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John Michael Domino

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Reflections of the Great Depression
By John Michael Domino
Saturday, December 10, 2011

Rated "G" by the Author.

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This is a true account from an interview I had with my good friend, Lester Lemke about his life on a farm during the Great Depression. Enjoy!

It’s 1935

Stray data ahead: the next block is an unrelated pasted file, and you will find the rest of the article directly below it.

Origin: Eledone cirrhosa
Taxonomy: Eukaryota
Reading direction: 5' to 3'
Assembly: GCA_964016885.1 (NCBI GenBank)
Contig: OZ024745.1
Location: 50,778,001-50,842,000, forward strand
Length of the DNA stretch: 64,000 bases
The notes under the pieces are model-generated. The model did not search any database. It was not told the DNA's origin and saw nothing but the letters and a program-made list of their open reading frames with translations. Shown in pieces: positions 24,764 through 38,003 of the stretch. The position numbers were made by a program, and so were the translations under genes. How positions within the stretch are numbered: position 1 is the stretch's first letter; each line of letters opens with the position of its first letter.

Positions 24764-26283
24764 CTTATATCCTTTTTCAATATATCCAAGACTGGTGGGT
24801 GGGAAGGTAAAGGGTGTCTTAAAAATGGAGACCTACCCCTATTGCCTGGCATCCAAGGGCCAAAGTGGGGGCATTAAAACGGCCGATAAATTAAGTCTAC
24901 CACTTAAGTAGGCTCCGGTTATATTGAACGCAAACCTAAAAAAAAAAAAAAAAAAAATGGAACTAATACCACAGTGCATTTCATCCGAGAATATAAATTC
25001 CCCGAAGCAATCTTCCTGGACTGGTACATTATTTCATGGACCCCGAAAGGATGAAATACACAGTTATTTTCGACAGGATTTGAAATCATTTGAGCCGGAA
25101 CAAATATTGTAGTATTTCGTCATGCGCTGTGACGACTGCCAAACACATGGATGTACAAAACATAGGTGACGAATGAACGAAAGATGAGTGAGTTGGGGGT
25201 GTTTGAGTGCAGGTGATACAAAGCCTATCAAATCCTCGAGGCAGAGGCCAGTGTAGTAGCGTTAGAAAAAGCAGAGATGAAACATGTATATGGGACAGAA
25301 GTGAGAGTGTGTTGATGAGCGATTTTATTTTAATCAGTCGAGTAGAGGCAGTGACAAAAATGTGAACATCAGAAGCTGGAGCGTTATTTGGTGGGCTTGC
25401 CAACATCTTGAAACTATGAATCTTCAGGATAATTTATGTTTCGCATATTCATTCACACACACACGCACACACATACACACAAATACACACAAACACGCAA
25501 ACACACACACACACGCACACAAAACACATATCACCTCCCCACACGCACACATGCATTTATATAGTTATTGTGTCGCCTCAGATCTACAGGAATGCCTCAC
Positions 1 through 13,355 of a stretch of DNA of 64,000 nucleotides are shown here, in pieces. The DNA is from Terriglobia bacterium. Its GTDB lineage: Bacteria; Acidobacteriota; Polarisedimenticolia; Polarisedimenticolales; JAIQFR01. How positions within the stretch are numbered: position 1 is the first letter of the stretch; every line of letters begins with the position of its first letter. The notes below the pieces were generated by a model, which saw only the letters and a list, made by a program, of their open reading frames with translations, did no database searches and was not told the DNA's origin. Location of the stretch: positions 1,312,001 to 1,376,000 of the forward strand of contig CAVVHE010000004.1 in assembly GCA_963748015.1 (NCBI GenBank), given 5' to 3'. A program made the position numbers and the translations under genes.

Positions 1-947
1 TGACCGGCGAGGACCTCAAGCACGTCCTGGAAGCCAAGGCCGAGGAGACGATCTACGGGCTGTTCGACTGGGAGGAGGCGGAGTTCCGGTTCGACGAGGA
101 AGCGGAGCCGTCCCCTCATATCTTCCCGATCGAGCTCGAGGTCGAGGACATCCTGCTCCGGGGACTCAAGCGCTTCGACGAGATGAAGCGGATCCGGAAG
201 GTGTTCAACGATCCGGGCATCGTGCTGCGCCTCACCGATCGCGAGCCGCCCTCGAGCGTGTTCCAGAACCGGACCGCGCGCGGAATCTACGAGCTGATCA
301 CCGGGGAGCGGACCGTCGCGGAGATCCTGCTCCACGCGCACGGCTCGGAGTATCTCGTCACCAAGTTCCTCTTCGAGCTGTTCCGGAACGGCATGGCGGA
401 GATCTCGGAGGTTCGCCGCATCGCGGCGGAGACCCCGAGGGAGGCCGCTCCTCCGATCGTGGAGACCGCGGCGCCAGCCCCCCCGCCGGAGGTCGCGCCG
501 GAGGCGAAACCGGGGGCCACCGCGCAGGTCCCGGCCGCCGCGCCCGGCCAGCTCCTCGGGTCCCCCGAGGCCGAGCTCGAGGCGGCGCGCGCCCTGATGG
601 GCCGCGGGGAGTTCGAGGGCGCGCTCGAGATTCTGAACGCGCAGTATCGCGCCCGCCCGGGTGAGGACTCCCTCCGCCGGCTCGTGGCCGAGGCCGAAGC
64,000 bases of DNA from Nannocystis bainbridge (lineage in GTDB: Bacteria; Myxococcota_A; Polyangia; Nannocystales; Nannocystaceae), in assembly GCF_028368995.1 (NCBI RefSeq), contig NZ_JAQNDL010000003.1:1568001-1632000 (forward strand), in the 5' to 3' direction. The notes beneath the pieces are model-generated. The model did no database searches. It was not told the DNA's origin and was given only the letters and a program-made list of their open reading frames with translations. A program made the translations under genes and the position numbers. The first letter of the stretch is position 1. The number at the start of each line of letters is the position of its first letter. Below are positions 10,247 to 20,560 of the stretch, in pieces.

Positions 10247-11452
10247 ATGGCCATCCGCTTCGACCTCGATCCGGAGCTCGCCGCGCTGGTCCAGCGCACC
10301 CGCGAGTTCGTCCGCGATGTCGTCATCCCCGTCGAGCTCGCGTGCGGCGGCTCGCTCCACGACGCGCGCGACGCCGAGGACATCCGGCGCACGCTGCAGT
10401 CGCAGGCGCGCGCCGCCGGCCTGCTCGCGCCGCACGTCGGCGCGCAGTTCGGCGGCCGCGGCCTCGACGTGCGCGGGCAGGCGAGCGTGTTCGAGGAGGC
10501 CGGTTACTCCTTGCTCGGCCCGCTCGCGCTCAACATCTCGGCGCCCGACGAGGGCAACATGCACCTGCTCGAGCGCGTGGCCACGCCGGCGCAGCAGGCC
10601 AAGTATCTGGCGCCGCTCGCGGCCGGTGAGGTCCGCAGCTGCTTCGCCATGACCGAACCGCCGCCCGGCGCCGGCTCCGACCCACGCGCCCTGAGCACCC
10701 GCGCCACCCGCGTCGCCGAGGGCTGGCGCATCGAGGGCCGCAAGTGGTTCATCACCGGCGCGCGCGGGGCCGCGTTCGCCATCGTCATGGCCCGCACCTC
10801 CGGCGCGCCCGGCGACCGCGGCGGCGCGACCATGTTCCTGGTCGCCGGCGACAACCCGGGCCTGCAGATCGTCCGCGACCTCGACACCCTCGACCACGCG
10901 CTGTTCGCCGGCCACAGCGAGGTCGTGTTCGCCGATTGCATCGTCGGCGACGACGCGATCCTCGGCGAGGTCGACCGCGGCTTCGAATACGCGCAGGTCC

Hi, my name is Lester and I woke up today hearing the rooster yelling out, “cock-a-doodle-do.” Honestly, I don’t feel like getting up because it is so early and this hand-made goose down comforter and pillowcases are just too comfy. But I agreed with my parents to stay at least one year and help out on my grandparent’s farm. The time in 6:00 A.M. and it is June 19th 1935 and right now I got to get up and go to work. I walk by this old oak dresser to fetch my brush which is made of wood and boars hair. I walk to the china jug and bowl set that was made in England. I poured some water into the bowl and begin to wash up with some shavings of soap grandma made last month. The water is fresh because we fetched it yesterday from a nearby river. I felt the wind blow rain right through the wall plaster in the crack in the wooden window frame. During this time insulation and protection from the weather was an old towel you placed on the window sill.  I found this old towel near the marble wash stand and placed on the window sill to cut down on the drip. I was wearing warm cotton pajamas that grandma made by hand. They were somewhat oversized so I just rolled up the sleeves.  I had to go to the bathroom pretty bad so I put on my grandpas robe that was hanging on the doorknob and walked down the stairs. I had to light the kerosene lamp because it was still pretty dark. I took the lamp with me as I slowly made the decent down the creaky wooden stairs. They were a bit slippery but I had on a pair of leather boots that were oversized for my feet but they did the job. The outhouse was a short walk out the back yard. It was pouring rain so I fetched an old umbrella from the umbrella stand by the front door. All the doors were all unlocked so it was easy to gain access to wherever I need to go. In those days we never locked up the house unless we were on a long vacation. The back porch screen door was spring loaded and swung shut behind me. I walked carefully between the puddles on the rocky pathway. Sitting in that outhouse was like sitting inside a steamy sauna. Man, did it smell. As I sat there I looked around and thought that this old wooden outhouse looked so old that must have been built during the Civil War. I read the Sears catalogue that was on a wooden shelf. It was my reading material and it also doubled as toilet paper.